The 7th Annual Moku O Keawe International Hula Festival, November 1-3, 2012 at Waikoloa Beach Resort, offers something special for everyone who loves Hawaiian culture. Along with the Festival’s three nights of exciting international hula competition at Waikoloa Bowl at Queens’ Gardens, is an extensive Made-in-Hawai‘i Marketplace at Waikoloa Beach Marriott Resort & Spa.
Moku O Keawe also promotes cultural education through a series of hands-on workshops in hula kahiko and ‘auwana, chant, cordage, ipu-making and more. One of Hawaii’s most distinctive hula events, Moku O Keawe is an educational, entertaining and engaging experience for visitors and residents to enjoy on many levels.
International competition, Waikoloa Bowl at Queens’ Gardens. Moku O Keawe brings together hālau from Hawai‘i, Japan, Mexico, the U.S. Mainland and elsewhere with top caliber hula competition in Hula Kahiko, Hula ‘Auwana, and Kupuna divisions, group and solo. Competition nights feature live music onstage and Mistress of Ceremonies, KAPA radio personality Ka‘ea Alapa‘i. Affordable for everyone, Moku O Keawe tickets are only $5 Lawn seating, $15.00 Reserved. (Ticketmaster fees additional. Beach chairs and mats welcomed!)
Cultural Workshops. The hula competition judges—Nalani Kanaka‘ole, Ed Collier, Iwalani Kalima, Nalei Napaepae-Kunewa–are asked to share their knowledge through workshops. As masters, their insights and experiences are offered on a personal basis, allowing participants an opportunity to learn about hula kahiko and hula ‘auwana, as the various lineages of the kumu hula are unique forms in style, repertoire, and interpretation. Registration is limited and students are urged to register early by visiting www.MOKIF.com.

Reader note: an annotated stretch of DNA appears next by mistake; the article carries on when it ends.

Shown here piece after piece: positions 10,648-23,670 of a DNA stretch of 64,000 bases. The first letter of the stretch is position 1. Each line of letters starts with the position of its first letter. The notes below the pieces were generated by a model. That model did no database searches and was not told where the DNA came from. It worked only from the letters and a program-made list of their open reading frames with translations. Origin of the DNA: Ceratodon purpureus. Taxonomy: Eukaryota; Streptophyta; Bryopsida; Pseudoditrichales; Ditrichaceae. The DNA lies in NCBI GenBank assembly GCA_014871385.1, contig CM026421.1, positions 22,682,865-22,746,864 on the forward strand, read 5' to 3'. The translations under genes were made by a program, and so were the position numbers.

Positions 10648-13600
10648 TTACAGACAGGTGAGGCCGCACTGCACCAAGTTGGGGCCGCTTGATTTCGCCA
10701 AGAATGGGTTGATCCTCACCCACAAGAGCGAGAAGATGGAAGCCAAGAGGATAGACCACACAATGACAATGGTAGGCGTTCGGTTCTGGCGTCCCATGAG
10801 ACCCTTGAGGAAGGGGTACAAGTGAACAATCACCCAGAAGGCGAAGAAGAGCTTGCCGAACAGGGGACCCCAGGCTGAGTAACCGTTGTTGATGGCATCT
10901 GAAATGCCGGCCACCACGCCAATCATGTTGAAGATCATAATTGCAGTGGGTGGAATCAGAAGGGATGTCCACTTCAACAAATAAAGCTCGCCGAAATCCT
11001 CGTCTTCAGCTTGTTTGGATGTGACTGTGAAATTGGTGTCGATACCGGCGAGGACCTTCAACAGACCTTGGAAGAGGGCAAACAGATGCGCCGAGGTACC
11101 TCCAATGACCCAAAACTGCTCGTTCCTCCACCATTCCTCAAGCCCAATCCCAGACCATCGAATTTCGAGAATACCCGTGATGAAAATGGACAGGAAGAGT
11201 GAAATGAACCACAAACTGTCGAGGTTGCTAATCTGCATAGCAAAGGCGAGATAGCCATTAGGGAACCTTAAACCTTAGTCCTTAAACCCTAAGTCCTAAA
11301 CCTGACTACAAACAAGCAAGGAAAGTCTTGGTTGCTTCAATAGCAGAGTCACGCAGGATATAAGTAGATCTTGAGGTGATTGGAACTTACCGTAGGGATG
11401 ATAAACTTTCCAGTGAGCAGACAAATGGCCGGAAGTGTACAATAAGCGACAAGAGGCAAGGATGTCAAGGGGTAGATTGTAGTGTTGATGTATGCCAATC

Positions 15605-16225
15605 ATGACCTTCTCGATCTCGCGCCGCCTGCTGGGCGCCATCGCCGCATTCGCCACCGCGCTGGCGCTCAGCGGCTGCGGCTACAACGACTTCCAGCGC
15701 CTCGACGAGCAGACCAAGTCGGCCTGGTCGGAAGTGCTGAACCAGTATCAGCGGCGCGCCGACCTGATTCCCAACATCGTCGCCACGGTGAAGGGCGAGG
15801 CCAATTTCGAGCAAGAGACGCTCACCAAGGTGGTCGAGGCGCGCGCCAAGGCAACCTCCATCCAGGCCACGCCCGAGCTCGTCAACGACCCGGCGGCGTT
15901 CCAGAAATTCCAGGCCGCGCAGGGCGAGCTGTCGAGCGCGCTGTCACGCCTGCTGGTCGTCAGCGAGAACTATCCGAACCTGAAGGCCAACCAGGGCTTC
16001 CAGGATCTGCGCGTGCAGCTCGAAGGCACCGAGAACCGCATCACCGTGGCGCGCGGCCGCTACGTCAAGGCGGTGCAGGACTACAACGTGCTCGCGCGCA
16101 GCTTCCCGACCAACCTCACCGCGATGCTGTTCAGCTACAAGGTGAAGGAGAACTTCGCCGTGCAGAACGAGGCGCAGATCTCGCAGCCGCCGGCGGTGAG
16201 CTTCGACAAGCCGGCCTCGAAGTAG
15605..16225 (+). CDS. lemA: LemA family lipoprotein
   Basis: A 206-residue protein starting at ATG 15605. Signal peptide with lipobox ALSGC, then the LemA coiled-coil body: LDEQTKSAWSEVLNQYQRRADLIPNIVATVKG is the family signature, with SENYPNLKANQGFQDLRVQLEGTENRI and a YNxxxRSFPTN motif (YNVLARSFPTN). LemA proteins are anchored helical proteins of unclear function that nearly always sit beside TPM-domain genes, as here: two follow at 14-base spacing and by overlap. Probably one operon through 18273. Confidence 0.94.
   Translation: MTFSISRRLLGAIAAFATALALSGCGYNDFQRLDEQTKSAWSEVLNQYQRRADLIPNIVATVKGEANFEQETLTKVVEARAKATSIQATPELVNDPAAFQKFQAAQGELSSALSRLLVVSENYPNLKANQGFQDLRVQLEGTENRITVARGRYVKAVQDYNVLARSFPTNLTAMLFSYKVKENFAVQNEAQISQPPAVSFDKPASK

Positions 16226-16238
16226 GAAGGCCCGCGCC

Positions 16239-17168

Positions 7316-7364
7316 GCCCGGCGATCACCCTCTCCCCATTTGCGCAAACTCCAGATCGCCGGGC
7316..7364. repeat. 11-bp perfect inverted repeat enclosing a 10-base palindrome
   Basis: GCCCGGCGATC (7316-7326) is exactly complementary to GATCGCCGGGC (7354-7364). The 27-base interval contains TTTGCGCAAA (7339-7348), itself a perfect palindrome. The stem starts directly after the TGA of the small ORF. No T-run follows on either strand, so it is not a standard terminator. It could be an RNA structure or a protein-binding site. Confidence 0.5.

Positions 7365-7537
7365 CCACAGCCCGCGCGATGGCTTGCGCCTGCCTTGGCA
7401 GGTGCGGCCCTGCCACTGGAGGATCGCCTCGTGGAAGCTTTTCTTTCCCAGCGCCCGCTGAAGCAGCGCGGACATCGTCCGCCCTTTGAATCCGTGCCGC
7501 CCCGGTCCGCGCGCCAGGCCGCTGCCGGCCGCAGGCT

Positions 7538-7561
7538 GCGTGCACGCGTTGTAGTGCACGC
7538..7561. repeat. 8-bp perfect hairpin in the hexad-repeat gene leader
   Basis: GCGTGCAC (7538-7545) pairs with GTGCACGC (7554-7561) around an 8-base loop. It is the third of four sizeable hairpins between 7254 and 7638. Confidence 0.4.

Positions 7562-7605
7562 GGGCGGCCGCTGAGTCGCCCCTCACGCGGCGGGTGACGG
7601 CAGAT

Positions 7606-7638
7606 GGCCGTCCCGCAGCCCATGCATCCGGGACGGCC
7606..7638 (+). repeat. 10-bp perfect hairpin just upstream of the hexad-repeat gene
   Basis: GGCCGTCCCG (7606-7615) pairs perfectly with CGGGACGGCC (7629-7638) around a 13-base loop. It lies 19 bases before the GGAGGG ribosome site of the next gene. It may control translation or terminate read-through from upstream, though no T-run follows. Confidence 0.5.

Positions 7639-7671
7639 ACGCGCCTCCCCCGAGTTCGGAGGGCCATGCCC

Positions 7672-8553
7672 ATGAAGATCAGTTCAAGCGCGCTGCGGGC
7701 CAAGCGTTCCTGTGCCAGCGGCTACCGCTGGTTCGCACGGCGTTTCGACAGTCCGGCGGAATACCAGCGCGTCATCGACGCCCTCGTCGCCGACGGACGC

Hawai‘i Marketplace, Waikoloa Beach Marriott Resort & Spa. The Made-In-Hawai‘i Marketplace features a wide variety of some of the best products from 35 Island of Hawai‘i vendors, including Hula implements, fresh lei, silk-screened clothing, woven lauhala hats and purses and jewelry.
“A plethora of knowledge of Hula – both ‘auwana and kahiko – has been shared via Moku O Keawe International Festival,” said designer Kuha‘o Zane. “Implements, costuming, chants, a sense of place, and most importantly, we share our unique perspective of Hawaiian thought. We remember all who have brought us to this point and have firmly planted the pillars of knowledge for the next generation to build upon.”
“Much like the light rain that falls on to the ʻōhiʻa, gathering within the tips of the lehua blossoms, and dripping down to nourish the tap root—this year’s design embodies the process of our lehua, gathering the moisture that will promote proper growth by nourishing the taproot. We flourish,” he said.
The Moku O Keawe International Festival is sponsored by the Moku O Keawe Foundation, a private nonprofit organization dedicated to enhancing, enriching and educating the practice and development of hula and its associated arts. For information and tickets to events, visit www.MOKIF.com
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